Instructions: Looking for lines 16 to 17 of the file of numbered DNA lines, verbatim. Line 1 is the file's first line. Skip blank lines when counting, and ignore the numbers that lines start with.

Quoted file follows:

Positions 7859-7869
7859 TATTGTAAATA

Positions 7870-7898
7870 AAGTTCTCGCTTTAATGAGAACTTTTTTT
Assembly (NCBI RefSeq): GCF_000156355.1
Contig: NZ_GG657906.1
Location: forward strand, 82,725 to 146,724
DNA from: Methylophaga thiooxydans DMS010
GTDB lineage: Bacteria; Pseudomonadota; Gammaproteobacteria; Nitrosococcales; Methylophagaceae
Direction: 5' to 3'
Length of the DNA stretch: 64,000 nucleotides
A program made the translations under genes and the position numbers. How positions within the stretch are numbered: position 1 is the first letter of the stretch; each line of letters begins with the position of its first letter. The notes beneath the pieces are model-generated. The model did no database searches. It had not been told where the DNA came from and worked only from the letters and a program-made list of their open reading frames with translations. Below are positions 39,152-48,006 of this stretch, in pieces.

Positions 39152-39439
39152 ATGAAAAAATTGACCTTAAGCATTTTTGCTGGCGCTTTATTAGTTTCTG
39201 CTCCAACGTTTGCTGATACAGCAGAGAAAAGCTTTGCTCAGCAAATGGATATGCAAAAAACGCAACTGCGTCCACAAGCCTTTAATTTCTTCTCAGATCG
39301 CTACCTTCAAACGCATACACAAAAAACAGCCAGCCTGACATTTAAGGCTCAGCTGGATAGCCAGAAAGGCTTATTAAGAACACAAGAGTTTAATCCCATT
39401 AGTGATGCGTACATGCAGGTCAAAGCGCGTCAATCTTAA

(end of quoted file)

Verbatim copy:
39301 CTACCTTCAAACGCATACACAAAAAACAGCCAGCCTGACATTTAAGGCTCAGCTGGATAGCCAGAAAGGCTTATTAAGAACACAAGAGTTTAATCCCATT
39401 AGTGATGCGTACATGCAGGTCAAAGCGCGTCAATCTTAA